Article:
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A painting by Walter Anderson of a person rowing a boat.

The watercolor Rowing at Night is one of more than 50 pieces by artist Walter Anderson currently on display at the Bell Museum of Natural History.

Art of the wild

The works of Walter Anderson bring the natural world to life

By Deane Morrison

January 3, 2006

An owl scowls and seems to struggle against an unseen opponent. Two blue crabs shimmer as they square off in what looks like a mating dance. A "contented coon" lolls on its haunches. An oyster fish looks ready to wriggle away in a burst of speed. Even the plant life explodes in glorious color. "Still life" is not a phrase that comes to mind when contemplating Walter Anderson's art, more than 50 pieces of which are now on display at the Bell Museum of Natural History on the Twin Cities campus in Minneapolis. The Mississippi-based artist, who died in 1965, produced images of the living world with a vibrancy that belies his economy of strokes. The Bell exhibit, "Visions of Nature: The World of Walter Anderson," features more than 50 of his paintings, sketches, sculptures, and pottery pieces, along with taxidermic specimens of a loon, a rabbit, an owl, and a pelican for comparison. In addition, there are well-placed quotations from Anderson's voluminous observations on life, photos of landscapes he cherished, and one live crab. Until recently, Anderson was a virtual unknown. But an exhibit at the Smithsonian rekindled interest in the artist, who found in nature a peace that his troubled mind could rarely achieve in the workaday world. Variously diagnosed with schizophrenia, depression, and dementia, Anderson was anchored-more or less-by Shearwater, his home in Ocean Springs, Mississippi, and a loving family. In addition to his solo output, he helped his older brother, Peter, produce stunning works at Shearwater Pottery, which Peter founded. A third brother, Mac, also worked in the shop, and together the three achieved international acclaim for their art pottery, some of which is part of the Bell exhibit.

"He became a spokesman for the natural world, compelling the viewer to stop, to see it, and become one with it," says Penson.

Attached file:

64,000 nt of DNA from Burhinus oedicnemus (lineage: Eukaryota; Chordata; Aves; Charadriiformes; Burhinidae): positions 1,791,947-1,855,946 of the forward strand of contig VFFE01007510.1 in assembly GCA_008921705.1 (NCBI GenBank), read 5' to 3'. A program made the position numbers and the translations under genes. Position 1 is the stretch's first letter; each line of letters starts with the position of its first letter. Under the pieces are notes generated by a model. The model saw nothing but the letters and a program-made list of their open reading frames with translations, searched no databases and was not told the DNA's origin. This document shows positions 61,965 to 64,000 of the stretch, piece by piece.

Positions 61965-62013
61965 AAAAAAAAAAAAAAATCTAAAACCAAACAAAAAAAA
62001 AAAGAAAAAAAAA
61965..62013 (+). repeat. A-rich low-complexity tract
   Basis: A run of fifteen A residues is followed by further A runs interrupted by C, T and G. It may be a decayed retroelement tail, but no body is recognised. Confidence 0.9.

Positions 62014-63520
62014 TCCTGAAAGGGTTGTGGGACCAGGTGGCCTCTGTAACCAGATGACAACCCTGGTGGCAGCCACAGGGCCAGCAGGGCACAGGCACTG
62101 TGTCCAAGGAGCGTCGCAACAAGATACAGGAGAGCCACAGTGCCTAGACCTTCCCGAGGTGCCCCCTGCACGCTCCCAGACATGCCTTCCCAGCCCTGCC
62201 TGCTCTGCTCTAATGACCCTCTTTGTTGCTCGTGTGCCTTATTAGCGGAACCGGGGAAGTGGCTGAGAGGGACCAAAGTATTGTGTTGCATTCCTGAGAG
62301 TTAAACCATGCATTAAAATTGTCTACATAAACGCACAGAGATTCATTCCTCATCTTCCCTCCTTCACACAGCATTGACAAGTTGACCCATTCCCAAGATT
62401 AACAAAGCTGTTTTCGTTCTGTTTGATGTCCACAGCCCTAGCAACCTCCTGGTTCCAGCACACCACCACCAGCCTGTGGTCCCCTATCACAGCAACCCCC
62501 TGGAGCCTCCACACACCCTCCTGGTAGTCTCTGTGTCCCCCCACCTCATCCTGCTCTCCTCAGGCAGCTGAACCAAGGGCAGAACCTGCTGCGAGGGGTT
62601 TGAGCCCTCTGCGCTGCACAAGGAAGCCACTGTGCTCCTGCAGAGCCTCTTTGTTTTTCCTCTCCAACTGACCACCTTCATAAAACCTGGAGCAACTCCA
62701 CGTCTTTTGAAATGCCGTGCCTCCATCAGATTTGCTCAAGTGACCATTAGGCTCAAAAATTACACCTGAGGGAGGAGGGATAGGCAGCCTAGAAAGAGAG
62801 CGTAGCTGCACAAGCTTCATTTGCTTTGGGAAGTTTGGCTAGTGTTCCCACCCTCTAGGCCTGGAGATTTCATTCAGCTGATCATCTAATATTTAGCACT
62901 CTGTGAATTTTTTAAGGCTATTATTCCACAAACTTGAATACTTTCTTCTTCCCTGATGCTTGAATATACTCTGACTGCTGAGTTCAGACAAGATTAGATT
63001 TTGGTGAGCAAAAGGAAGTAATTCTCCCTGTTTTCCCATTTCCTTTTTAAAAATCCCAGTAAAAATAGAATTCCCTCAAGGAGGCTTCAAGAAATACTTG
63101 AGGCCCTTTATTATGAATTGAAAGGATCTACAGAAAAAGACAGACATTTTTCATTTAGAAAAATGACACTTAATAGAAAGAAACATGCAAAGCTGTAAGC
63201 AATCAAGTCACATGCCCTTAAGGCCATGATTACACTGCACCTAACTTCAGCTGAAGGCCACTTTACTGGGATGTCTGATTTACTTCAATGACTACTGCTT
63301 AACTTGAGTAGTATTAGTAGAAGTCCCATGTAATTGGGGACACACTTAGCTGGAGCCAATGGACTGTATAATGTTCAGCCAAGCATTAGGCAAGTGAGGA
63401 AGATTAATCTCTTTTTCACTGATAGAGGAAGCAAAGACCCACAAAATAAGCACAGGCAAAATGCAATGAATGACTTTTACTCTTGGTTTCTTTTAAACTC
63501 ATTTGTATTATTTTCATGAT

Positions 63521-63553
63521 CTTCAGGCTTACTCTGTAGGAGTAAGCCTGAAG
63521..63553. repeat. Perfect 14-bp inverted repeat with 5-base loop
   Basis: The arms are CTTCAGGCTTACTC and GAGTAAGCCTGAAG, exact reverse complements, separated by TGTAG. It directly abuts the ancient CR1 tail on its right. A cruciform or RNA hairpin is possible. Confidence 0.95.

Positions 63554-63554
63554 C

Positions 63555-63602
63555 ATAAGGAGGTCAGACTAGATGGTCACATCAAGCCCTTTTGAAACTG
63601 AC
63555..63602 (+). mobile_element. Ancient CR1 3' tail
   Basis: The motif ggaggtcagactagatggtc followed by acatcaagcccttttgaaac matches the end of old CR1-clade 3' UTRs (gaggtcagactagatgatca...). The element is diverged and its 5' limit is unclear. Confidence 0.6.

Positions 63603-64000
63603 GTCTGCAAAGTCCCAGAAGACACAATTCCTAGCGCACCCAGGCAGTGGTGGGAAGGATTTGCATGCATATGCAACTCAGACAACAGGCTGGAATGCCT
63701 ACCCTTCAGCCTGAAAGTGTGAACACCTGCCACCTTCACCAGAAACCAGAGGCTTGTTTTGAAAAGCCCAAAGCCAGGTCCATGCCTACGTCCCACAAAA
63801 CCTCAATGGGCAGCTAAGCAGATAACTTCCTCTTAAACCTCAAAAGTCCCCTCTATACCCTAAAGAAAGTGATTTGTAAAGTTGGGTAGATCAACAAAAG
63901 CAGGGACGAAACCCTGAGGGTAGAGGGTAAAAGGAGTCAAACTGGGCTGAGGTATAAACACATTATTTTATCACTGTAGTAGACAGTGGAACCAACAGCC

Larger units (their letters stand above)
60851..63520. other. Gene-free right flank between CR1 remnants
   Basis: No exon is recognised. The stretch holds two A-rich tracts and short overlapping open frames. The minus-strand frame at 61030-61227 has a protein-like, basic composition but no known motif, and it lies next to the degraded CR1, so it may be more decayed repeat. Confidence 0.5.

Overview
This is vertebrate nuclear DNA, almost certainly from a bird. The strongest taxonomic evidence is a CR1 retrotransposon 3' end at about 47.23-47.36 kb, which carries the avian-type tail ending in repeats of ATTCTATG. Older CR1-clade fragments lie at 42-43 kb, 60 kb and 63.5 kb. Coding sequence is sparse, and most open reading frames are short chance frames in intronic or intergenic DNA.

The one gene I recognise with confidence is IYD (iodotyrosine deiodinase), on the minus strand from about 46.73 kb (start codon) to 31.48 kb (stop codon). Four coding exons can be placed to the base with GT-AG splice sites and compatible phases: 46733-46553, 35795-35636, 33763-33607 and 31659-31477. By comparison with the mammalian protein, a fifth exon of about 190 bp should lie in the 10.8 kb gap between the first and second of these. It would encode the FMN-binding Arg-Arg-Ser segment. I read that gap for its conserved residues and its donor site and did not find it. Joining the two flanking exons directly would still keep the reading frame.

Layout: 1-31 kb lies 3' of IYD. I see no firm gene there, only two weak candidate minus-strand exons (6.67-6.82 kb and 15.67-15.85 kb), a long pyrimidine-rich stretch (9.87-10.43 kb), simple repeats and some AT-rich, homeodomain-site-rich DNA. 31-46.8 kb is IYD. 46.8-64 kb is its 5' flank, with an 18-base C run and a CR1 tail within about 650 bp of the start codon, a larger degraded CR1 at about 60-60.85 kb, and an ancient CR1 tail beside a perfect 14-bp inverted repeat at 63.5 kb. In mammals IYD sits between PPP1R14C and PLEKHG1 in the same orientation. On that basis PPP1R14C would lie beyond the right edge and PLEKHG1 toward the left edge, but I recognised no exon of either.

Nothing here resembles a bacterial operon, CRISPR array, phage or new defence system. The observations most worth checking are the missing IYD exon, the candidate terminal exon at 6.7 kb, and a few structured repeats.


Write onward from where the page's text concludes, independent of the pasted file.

The exhibit pieces come from the Walter Anderson Museum of Art in Ocean Springs, a location that sat, unfortunately, in the path of Hurricane Katrina. The hurricane left the museum itself intact but soaked many paintings stored in a nearby vault and smashed pottery to smithereens. Some of the sketches at the Bell show water marks, mementos of Katrina's wrath. It's hard to guess what Walter Anderson might have thought of Katrina. The damage aside, he sought escape from the notion that humans were apart from nature and above it. Anderson knew the falsity of that sentiment and preferred nature even to art. "On the shore, he felt alienated from a world that seemed arrogant and insensitive to nature, the 'dominant mode of the shore' where man became like a draft animal, working day in and day out," reads one quote in the exhibit. From 1948 until his death, Anderson focused his attention on Horn Island, a 12-mile stretch of sand, freshwater lagoons, and pine stands about 12 miles off the Mississippi coast. He would row or sail to the island and set up shop for weeks at a time, sleeping under his overturned boat. There he captured the wildlife and foliage in exquisite detail. Besides art, Anderson was fascinated with epic tales of all kinds. Not surprisingly, he took a keen interest in the exploits of Charles Darwin. As he read of Darwin's famous round-the-world voyage on the Beagle, Anderson sketched Darwin in almost minimalist fashion, picturing him on horseback with South American gauchos and with toucans, among other poses. "Through his artistic legacy, Walter Anderson has become recognized as one of the great cultural treasures of Mississippi along with William Faulkner, Eudora Welty, and many others," writes Patricia Penson, curator at the Walter Anderson Museum of Art. "He became a spokesman for the natural world, compelling the viewer to stop, to see it, and become one with it." The exhibit continues through February 5. Bell Museum hours are 9 a.m. to 5 p.m. Tuesday-Friday, 10 a.m. to 5 p.m. Saturday, and noon to 5 p.m. Sunday. For more information, visit Bell. The museum, located at Church Street and University Avenue in Minneapolis, is a unit of the College of Natural Resources, which will become part of a future college combining programs in food systems, environmental sciences, and renewable resources.